The mayor and his aides were being bombarded by e-mails and phone calls from friends, activists, and lobbyists. Bloomberg fielded several messages from Jonathan Capehart, who occupies a unique place in the mayor’s universe. Capehart was an editorial writer at the Daily News, then went to work for Bloomberg News before joining Bloomberg’s 2001 campaign as a policy adviser. He currently works at corporate PR giant Hill & Knowlton. Capehart also happens to be gay, and once took the mayor to a weekly gay night at a downtown restaurant.
“I told the mayor, ‘No matter what you do, you have to come out for gay marriage.’ Because I knew he was for it,” Capehart says. “And I said, ‘If there’s a time to announce it, this is it, especially if you’re going to appeal.’ ”
Sheekey reached out to the leaders of gay-rights groups, surveying their reactions until well past midnight Friday. Bloomberg, too, was making frequent use of his phone and his e-mail to trade ideas. At around 10 P.M., he ducked out of a dinner party at home in honor of his girlfriend’s birthday to BlackBerry a note to mayoral press secretary Ed Skyler: “I just thought of something!” Before Judge Ling-Cohan’s ruling, Skyler drafted a speech for the HRC gala with no mention of gay marriage; Bloomberg had some rewriting suggestions. Yet Skyler went to sleep still uncertain what the mayor would decide.
In their most conspiracy-minded moments, the mayor’s aides suspected Judge Ling-Cohan of timing her ruling to bump up against the Human Rights Campaign event and force Bloomberg into a corner. As the hours ticked away, some of Bloomberg’s counselors proposed that the mayor tell the human-rights dinner’s guests that he needed more time to study the ruling. By Saturday morning, though, Bloomberg dismissed this gambit as disingenuous: While preparing to go to Chinatown, he’d made up his mind. He was for legal same-sex marriage—and a legal appeal.
“It’s not a political calculation. It’s the mayor doing what’s in the best interests of the city,” Skyler says. “What he doesn’t want is to create another San Francisco, where people get licenses that are nullified and all you’ve done is a PR stunt.”
Yet his advisers knew Bloomberg’s “yes, but” stance would be a hard sell. So right after the mayor made his Chinatown comments, he phoned gay leaders to explain his reasoning. Bloomberg spoke to Alan Van Capelle as the executive director of the Empire State Pride Agenda was putting on a tuxedo for his twin sister’s wedding. “Two hours before I signed my sister’s wedding license,” Van Capelle says, “my mayor was telling me on the phone that I can’t get one. She now has 1,800 more rights than I do, and I don’t think that’s fair.”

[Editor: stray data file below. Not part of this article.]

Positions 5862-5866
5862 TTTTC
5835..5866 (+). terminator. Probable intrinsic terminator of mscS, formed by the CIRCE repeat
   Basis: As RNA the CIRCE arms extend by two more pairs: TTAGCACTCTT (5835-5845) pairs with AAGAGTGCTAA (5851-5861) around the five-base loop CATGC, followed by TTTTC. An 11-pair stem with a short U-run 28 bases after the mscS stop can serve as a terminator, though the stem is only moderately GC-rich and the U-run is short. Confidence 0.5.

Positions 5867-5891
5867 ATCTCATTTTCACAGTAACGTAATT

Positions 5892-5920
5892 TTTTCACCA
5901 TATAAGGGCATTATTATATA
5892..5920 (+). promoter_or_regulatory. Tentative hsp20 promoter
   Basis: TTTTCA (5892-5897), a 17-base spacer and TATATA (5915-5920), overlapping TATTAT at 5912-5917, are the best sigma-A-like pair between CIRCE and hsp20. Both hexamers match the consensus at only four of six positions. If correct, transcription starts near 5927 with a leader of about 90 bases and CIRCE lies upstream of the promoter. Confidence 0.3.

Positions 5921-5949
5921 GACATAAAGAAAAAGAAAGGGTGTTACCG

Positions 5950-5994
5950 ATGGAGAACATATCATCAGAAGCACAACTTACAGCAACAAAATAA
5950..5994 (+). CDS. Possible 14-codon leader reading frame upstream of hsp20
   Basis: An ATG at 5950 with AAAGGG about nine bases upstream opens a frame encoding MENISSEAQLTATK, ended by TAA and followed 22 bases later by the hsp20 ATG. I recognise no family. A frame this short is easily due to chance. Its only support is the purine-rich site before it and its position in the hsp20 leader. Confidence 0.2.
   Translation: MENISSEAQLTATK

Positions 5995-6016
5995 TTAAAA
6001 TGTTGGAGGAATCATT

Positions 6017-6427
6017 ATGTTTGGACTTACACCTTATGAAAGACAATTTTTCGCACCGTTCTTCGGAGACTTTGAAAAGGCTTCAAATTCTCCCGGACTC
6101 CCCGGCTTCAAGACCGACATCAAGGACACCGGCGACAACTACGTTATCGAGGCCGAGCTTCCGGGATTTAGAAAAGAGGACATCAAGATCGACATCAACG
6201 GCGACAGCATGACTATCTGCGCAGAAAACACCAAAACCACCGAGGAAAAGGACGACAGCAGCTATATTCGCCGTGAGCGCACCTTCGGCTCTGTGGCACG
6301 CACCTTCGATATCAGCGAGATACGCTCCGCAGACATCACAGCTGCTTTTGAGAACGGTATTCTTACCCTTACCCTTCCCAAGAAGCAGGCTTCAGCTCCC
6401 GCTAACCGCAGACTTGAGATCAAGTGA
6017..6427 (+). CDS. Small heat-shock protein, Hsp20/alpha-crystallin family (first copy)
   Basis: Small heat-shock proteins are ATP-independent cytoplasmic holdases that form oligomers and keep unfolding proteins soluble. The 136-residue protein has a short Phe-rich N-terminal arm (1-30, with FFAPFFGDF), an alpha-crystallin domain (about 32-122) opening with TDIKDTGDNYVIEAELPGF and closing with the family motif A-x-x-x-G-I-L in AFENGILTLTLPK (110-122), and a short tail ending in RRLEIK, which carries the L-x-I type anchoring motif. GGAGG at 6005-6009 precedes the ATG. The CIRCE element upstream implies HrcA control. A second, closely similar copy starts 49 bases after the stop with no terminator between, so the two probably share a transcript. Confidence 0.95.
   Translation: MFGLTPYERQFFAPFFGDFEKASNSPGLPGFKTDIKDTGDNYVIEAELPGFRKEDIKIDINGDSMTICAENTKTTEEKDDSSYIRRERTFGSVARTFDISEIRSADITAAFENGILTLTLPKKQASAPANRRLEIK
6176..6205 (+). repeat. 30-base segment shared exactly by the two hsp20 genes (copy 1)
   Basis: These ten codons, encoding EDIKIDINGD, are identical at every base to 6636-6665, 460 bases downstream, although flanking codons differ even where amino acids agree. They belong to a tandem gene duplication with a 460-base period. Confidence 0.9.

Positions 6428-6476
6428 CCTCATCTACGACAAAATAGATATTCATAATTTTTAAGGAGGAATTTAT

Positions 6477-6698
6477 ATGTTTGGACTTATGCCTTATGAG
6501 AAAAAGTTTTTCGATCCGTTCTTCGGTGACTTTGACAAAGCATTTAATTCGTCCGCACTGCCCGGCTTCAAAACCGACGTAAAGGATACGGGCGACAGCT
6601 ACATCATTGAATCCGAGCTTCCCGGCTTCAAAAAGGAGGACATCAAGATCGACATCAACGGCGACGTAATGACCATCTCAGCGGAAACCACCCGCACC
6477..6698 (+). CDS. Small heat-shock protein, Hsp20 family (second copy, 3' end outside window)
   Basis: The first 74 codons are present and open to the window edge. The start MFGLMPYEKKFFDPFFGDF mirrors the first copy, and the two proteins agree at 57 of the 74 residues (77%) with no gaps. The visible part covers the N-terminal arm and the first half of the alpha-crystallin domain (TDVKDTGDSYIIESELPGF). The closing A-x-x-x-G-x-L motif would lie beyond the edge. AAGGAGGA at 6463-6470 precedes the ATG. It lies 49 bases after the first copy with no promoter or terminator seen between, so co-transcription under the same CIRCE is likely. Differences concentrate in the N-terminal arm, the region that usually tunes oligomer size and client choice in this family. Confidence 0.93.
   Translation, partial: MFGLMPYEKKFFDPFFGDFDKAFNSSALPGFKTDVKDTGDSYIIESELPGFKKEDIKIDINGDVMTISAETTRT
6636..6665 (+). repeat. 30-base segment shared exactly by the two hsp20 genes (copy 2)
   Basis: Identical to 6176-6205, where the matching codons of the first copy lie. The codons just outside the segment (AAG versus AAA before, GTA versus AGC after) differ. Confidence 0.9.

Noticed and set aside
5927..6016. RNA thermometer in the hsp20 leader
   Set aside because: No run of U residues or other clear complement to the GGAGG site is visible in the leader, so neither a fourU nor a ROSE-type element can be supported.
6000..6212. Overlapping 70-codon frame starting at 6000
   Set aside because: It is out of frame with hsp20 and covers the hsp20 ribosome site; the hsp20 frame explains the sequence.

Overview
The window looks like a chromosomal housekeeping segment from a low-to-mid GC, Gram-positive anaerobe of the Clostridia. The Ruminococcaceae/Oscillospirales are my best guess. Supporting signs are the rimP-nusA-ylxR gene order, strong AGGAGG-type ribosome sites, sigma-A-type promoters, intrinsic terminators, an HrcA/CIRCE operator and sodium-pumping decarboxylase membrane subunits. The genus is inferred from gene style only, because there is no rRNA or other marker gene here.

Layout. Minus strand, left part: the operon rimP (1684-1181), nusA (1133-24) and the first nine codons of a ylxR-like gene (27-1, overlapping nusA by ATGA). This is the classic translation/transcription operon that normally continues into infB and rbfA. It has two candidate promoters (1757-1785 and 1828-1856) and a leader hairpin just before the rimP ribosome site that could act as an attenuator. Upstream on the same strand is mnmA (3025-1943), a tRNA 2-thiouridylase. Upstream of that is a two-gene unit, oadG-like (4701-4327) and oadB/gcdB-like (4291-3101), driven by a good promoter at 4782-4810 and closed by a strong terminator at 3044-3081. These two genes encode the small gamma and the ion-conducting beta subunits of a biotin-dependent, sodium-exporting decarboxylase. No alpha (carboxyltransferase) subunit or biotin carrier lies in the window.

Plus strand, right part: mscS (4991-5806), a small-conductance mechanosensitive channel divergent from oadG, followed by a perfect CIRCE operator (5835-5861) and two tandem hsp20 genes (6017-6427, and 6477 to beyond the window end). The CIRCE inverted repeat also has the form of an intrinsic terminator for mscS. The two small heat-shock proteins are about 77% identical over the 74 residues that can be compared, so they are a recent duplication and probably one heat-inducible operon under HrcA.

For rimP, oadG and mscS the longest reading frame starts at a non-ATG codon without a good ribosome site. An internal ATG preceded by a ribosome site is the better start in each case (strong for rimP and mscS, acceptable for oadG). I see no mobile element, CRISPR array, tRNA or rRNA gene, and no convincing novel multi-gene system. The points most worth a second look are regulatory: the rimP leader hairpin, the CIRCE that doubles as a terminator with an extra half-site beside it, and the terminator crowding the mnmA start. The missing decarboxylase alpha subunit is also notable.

Bloomberg’s dial-a-thon was unusual, made rarer by the fact that his aides alerted reporters to the conciliatory calls. None of which averted name-calling from the left—Manhattan state senator Tom Duane labeled Bloomberg a “coward”—and the right: Republican mayoral contender Tom Ognibene went with “spineless.” But otherwise Bloomberg managed to sow two days of confusion, mute the mainstream gay reaction—he was both cheered and booed at the HRC dinner—and push any decision, or marriages, away from City Hall’s steps. When Democratic mayoral aspirants Gifford Miller and Freddy Ferrer denounced Bloomberg as a hypocrite, the mayor undercut them by pointing out that Eliot Spitzer has the identical position, and that Miller and Ferrer don’t criticize Spitzer. By Tuesday, the uproar seemed to sputter to a tidy conclusion with the stamp of approval that City Hall cared about deeply: a Times editorial backing the mayor’s decision.
Not that anything’s been solved. Gay marriage is one of those moral and policy mazes, like abortion or stem-cell research, that seem to have been designed by a mischievous political deity to torment elected officials. Whenever the issue stabilizes, along comes an unexpected twist that forces a straddling mayor or senator to further calibrate his or her position. Bloomberg says that if the Court of Appeals rules against gay marriage, he’ll lobby the Legislature to change state law. Gay leaders vow to hold him to the promise. Last week, activists were angered again by a Times story saying city lawyers had cited the Book of Genesis in the original brief arguing against same-sex marriage. Bloomberg, flanked by nine dogs after a City Hall press conference promoting animal adoption, snappishly disputed the story. “The facts are wrong,” he said. “The brief was only quoting the original law.”
The exchange was a hint of how the gay-marriage issue will shadow him. But at least for one hectic weekend, Bloomberg got both the principle and the politics right.